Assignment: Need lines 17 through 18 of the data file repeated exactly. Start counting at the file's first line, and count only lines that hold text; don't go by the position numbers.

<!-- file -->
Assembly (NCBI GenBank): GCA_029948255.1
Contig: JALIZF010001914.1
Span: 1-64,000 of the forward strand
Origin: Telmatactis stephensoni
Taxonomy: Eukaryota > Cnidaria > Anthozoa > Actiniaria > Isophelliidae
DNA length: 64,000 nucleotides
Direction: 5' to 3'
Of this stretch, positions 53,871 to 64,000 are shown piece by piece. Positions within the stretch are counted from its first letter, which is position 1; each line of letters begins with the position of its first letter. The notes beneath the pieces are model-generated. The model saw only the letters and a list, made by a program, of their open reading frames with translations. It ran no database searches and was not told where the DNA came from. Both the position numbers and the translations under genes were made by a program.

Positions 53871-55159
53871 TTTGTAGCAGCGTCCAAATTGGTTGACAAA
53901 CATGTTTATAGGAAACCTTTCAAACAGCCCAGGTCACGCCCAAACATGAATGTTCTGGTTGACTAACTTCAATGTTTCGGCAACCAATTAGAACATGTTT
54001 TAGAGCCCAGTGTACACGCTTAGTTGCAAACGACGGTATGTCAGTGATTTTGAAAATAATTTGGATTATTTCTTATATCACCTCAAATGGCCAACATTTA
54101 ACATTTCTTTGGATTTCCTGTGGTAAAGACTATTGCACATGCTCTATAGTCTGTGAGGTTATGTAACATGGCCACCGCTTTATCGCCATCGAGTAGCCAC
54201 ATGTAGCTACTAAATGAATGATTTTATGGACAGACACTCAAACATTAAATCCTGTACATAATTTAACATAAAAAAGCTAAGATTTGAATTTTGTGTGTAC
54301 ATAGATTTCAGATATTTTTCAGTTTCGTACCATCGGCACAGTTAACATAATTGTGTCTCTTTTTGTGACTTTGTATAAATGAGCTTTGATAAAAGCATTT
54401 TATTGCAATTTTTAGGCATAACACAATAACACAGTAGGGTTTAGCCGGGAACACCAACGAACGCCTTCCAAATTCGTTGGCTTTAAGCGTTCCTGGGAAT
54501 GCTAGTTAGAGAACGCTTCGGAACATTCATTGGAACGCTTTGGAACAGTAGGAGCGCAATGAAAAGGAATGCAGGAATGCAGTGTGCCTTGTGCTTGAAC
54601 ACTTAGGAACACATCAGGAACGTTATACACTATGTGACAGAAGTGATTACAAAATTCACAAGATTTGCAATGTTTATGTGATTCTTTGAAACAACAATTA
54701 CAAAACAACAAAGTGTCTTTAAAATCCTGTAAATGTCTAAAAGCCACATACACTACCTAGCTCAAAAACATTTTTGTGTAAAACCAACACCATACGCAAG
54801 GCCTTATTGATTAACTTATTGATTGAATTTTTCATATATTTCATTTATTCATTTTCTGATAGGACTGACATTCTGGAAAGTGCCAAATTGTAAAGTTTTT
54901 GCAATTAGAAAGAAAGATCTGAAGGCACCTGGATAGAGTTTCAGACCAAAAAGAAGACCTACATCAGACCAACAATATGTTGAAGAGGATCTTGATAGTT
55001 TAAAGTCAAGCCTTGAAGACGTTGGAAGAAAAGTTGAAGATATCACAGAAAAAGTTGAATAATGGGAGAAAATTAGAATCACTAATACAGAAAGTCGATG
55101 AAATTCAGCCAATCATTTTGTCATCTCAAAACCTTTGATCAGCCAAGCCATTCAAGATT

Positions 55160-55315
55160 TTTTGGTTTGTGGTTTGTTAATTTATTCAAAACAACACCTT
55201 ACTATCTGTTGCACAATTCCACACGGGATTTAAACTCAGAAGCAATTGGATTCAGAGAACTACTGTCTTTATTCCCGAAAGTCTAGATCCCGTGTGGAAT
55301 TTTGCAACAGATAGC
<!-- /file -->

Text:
54501 GCTAGTTAGAGAACGCTTCGGAACATTCATTGGAACGCTTTGGAACAGTAGGAGCGCAATGAAAAGGAATGCAGGAATGCAGTGTGCCTTGTGCTTGAAC
54601 ACTTAGGAACACATCAGGAACGTTATACACTATGTGACAGAAGTGATTACAAAATTCACAAGATTTGCAATGTTTATGTGATTCTTTGAAACAACAATTA